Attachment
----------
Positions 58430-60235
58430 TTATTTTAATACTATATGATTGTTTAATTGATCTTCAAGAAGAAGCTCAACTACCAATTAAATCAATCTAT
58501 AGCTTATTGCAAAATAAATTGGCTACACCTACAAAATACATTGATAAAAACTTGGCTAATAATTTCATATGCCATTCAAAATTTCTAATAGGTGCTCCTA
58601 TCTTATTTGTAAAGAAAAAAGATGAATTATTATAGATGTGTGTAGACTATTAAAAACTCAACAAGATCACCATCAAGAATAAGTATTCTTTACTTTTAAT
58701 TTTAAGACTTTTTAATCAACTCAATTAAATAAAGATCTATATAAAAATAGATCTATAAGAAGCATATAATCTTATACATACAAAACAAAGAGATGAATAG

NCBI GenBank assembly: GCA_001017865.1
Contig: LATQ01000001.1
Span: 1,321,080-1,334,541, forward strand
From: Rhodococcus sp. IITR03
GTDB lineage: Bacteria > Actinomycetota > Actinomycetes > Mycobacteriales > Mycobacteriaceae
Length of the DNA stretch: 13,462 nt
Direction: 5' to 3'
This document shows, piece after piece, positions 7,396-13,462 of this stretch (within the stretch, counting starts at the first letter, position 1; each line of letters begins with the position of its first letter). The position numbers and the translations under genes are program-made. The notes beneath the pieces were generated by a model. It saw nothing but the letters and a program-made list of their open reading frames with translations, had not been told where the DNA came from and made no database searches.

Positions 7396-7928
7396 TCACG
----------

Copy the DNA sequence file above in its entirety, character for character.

Positions 58430-60235
58430 TTATTTTAATACTATATGATTGTTTAATTGATCTTCAAGAAGAAGCTCAACTACCAATTAAATCAATCTAT
58501 AGCTTATTGCAAAATAAATTGGCTACACCTACAAAATACATTGATAAAAACTTGGCTAATAATTTCATATGCCATTCAAAATTTCTAATAGGTGCTCCTA
58601 TCTTATTTGTAAAGAAAAAAGATGAATTATTATAGATGTGTGTAGACTATTAAAAACTCAACAAGATCACCATCAAGAATAAGTATTCTTTACTTTTAAT
58701 TTTAAGACTTTTTAATCAACTCAATTAAATAAAGATCTATATAAAAATAGATCTATAAGAAGCATATAATCTTATACATACAAAACAAAGAGATGAATAG

NCBI GenBank assembly: GCA_001017865.1
Contig: LATQ01000001.1
Span: 1,321,080-1,334,541, forward strand
From: Rhodococcus sp. IITR03
GTDB lineage: Bacteria > Actinomycetota > Actinomycetes > Mycobacteriales > Mycobacteriaceae
Length of the DNA stretch: 13,462 nt
Direction: 5' to 3'
This document shows, piece after piece, positions 7,396-13,462 of this stretch (within the stretch, counting starts at the first letter, position 1; each line of letters begins with the position of its first letter). The position numbers and the translations under genes are program-made. The notes beneath the pieces were generated by a model. It saw nothing but the letters and a program-made list of their open reading frames with translations, had not been told where the DNA came from and made no database searches.

Positions 7396-7928
7396 TCACG